- Call yourself by your other title. You know the one. The one that describes what you do, rather than how you’re employed. “Writer,” “artist,” “software developer.” It doesn’t automatically tell clients who’s the boss in the relationship (you), but you can get that nailed down after you make the sale. Impress them first, bang out the details later.
- Know your target market. What you call yourself doesn’t matter nearly as much as what your clients call you. What are they looking for? Are they typing “freelancer” into Google? Or are they looking for you via some other term? If you’re not sure, the easiest way to find out is to ask. When a new client comes to you, ask them how they found you. It’s that simple.
- Don’t get defensive. If someone questions your employment status, don’t freak out. If you start back-pedaling, they’ll have even more questions. Stay calm and explain what it is you do and — even better! — how it benefits them.
- Be consistent. Once you decide what you want to be called, stick with it. Freelancer, solopreneur, and self-employed are more-or-less interchangeable, but that’s no reason to use them all at once. Rather than covering all your bases, you’ll just end up confusing people. Pick your favorite.
- Take it seriously. You’re a business now. Act like it. If you take yourself seriously, your potential clients will too. You’ll also be setting a good example for other freelancers/solopreneurs/self-employed workers — helping to quash some of those negative stereotypes floating around out there!
Why the Hate?
It’s not easy to pinpoint why so much of the public perception toward independent workers skews toward the negative end of the spectrum, but I have a few educated guesses:
- Misconceptions about the Internet. At our core, we’re all business owners; so why aren’t we getting the same respect traditional entrepreneurs receive? It can be hard for certain clients to transfer the respect they have for brick-and-mortar businesses to something less tangible (online businesses) even if they’re equally valid. Proving that our businesses are “real” — even if we lack a walk-in office — can be difficult.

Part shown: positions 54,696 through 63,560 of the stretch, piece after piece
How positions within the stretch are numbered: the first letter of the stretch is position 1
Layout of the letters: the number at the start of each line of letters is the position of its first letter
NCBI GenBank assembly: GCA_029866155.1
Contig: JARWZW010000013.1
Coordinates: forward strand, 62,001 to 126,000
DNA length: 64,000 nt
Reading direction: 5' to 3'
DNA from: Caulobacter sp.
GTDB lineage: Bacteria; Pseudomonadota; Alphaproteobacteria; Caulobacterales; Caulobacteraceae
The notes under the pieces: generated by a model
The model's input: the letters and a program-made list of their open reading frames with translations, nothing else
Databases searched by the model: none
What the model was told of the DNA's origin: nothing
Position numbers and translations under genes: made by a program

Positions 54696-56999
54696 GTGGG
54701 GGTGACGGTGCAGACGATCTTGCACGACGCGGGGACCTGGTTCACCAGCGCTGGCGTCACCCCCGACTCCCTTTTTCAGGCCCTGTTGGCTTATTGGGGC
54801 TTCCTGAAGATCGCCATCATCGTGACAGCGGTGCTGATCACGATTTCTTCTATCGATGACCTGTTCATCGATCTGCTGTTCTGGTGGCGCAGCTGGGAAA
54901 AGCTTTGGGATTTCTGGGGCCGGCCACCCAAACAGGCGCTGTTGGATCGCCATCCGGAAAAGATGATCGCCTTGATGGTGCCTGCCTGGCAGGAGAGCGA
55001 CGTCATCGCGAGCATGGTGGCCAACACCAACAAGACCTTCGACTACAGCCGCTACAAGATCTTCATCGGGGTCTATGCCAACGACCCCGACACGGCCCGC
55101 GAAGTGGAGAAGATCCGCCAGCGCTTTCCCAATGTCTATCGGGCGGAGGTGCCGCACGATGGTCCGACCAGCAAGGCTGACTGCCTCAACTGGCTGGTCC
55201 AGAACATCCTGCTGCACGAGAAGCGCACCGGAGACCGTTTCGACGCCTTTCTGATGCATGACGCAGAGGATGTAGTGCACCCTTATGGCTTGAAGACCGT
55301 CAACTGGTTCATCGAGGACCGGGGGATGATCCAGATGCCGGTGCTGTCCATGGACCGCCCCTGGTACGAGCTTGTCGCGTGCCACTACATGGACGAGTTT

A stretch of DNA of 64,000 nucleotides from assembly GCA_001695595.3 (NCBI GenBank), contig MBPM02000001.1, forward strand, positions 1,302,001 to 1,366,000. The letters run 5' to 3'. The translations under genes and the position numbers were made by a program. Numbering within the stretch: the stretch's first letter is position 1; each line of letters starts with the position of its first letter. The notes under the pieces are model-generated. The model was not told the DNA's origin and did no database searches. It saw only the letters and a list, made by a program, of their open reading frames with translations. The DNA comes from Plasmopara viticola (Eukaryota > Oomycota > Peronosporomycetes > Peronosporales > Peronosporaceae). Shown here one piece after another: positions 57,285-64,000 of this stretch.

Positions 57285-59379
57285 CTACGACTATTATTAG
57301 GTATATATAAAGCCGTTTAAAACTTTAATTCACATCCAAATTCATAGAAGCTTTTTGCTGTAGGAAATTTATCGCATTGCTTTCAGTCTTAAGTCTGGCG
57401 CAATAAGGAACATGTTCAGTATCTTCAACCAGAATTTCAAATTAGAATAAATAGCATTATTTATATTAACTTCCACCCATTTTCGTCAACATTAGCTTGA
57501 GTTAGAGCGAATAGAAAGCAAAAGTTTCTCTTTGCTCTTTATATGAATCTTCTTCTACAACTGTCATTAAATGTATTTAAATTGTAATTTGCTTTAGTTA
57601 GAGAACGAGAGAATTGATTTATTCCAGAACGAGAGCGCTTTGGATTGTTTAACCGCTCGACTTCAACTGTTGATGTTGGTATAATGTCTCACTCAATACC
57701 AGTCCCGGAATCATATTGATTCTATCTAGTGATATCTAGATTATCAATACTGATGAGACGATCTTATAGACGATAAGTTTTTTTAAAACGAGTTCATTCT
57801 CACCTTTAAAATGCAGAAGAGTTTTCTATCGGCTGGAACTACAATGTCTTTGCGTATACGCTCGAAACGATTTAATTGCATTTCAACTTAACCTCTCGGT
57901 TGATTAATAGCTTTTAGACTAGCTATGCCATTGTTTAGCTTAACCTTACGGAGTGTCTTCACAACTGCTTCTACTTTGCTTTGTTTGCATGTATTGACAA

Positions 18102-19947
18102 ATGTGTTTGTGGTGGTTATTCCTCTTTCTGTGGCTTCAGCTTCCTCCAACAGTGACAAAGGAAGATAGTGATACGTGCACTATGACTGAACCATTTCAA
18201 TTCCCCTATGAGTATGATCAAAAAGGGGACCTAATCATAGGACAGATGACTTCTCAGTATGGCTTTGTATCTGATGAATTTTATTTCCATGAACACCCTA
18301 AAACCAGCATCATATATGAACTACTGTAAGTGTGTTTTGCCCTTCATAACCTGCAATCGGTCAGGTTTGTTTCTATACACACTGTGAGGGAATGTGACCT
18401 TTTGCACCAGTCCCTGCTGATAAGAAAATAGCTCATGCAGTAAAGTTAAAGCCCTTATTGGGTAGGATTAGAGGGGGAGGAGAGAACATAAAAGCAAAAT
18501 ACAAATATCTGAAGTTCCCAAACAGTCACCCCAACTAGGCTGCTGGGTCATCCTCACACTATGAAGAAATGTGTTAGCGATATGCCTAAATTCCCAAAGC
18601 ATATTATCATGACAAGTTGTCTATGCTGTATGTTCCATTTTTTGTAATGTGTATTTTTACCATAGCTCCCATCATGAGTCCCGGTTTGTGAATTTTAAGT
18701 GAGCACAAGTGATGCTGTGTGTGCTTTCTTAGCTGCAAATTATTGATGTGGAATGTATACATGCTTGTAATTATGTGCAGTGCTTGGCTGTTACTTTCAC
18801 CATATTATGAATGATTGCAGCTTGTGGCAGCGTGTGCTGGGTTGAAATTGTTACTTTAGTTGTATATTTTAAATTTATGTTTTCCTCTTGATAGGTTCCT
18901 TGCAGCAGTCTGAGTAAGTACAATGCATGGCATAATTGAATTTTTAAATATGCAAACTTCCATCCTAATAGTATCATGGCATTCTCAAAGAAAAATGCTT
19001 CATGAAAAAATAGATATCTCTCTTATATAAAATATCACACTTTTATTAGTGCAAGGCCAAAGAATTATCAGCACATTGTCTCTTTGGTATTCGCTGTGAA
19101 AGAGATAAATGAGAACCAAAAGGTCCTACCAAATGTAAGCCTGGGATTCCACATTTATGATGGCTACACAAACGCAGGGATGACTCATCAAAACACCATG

- Humble beginnings have been forgotten. In an age of big businesses and instant gratification it can be hard to remember that so many great ideas started with a single person. Unfortunately…
- It’s too easy to start (and even easier to quit). Now that anyone can slap together a website and call themselves a “business,” it can be hard for clients to tell who actually means business and who’s just trying out the lifestyle as a hobby before moving onto the next big thing. This sudden influx of non-professionals into the professional marketplace has made it harder for those of us who are in it for the long haul to be taken seriously.
- Jealousy. When you were stuck in your cubicle, weren’t you envious of people who were making it on their own? Put yourself in your client’s shoes. If they’re still running in the rat race, they may have some subconscious hostility toward you and your (let’s admit it) awesome lifestyle.
Whether you’re self-employed, a freelancer, or a solopreneur; how you conduct yourself is more important than what you call yourself. Always be a professional. And, hey, we’re all in this together! Let’s make each other look good.
Image Credit: Stock.Xchng